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Mayor's Hope Journal

  • Seoul’s Siesta Policy
    [Mayor Park Won Soon’s Hope Journal 520]

  • Mayor's Hope Journal SMG 1395

    Do you think I’m ugly? Well, take a look at a column by Lee Eunho in E-daily.

    Seoul Mayor Park Won Soon is known for having a face that invites “mockery”. His narrow eyes, nose that looks too large for his face, receding hairline, and numerous laugh lines make his face unattractive enough to give hope to average Korean men.
    Yet, I can’t help but think Mayor Park looks oddly handsome. You can see endless empathy in his narrow eyes; his large nose shows resolute commitment; his long forehead gives off a sense of coolness; and his wrinkles exude honesty. This is an unbelievable feeling that I have, as if I’ve been possessed by a demon or finally cracked under the stress.
    So I decided to sit down and figure out why I think he is so handsome. After a while, I realized that it all began on one day last week, when I heard that Seoul Metropolitan Government decided to allow its officials to take afternoon siestas.

    The following is a summary of the article:
    Seoul Metropolitan Government has decided to allow a maximum of one hour for any of its employees who wish to take naps after lunch, between 1pm and 6pm. Seoul’s siesta policy is modeled after the siestas that are practiced in several Mediterranean countries, including Spain, Italy, and Greece. Among the central and regional governments, Seoul Metropolitan Government is the first to provide a nap time for its officials. The only condition is that if an official uses up one hour of nap time, he/she must either come in an hour early or stay an hour late (from 9am to 6pm) to make up for the lost time and fulfill the legal working hour requirement (8 hours). Those city government officials who wish to take a nap can make a request to their supervisors after they come in to work, and unless there is a specific reason, the supervisors are required to give their permission.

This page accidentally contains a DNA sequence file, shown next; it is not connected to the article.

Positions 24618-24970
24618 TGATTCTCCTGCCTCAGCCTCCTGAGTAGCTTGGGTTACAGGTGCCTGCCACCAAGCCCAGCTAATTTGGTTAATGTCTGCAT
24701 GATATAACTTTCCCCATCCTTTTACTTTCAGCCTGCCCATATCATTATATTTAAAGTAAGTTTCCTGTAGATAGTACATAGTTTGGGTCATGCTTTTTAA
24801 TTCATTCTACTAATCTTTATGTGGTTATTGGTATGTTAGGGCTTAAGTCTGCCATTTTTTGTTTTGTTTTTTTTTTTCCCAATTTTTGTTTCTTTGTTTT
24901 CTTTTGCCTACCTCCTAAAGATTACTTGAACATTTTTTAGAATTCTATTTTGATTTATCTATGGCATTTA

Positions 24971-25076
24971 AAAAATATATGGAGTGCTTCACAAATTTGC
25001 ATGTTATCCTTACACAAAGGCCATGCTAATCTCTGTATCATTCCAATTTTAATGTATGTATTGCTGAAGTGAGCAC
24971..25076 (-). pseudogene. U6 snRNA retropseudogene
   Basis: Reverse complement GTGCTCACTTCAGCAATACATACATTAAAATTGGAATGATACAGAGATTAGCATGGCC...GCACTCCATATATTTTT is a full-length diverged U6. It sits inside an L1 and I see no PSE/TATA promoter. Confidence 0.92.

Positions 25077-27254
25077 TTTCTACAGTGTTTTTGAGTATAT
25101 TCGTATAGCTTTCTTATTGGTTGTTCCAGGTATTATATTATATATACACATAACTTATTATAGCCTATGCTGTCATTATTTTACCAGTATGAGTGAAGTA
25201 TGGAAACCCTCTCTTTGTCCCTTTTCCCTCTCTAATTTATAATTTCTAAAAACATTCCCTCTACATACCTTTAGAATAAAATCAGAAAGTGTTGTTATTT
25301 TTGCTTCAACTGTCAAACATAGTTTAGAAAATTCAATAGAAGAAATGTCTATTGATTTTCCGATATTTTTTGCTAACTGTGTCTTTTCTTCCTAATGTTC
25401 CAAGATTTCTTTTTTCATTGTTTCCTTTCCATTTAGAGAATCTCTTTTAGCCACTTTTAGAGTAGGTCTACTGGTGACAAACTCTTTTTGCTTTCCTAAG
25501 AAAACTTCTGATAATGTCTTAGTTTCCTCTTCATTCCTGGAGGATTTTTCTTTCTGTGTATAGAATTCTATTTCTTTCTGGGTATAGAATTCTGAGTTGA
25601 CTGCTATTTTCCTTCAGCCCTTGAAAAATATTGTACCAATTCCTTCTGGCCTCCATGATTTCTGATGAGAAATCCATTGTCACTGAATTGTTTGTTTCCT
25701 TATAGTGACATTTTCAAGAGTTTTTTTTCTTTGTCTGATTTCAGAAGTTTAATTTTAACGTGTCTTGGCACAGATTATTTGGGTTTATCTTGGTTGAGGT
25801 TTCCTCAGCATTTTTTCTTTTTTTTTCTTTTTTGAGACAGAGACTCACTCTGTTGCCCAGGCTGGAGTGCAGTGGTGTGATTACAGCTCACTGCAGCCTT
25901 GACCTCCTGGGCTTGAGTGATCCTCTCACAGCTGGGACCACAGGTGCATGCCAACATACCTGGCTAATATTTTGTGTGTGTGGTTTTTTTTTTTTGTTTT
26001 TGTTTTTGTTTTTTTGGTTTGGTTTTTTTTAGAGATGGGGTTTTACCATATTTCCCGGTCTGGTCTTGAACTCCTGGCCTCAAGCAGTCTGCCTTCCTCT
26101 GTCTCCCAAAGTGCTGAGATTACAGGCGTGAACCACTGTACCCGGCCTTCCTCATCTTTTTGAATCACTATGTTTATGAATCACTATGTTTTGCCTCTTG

In a column on June 24, I posed a somewhat sensational argument in which I urged all companies to let their employees take siestas. I did my best to cite a number of examples, including Hugo Inc., a prominent Japanese IT company in Osaka, which allows its employees to take a nap at their desks or on the office floor between 1pm and 4pm; Meizen High School in Fukuoka, which lets its students take a 15 minute nap after lunch; the Japanese Ministry of Health, Labour, and Welfare, which encourages Japanese citizens to take naps in March; and research presented at an academic conference in Cheltenham, UK, by Vincent Walsh, professor of Cognitive Neuroscience at University College London, which proved that work and learning effectiveness increases when brains take a rest during the day. However, I never expected it to actually become policy, because it’s a policy that cannot be realized without strong determination for change and utmost love for the workers. Yet Mayor Park simply decided to institute such a groundbreaking policy and allow city officials to take naps. So it’s no wonder that he seems so handsome to me. In fact, if anyone shouted “Park Won Soon, you’re so handsome!” at the top of his lungs in Gwanghwamun Square, I would nod in agreement without a second thought.

    When I arrived at this point in my deliberation, I realized that I had been needlessly concerned. I wasn’t crazy after all.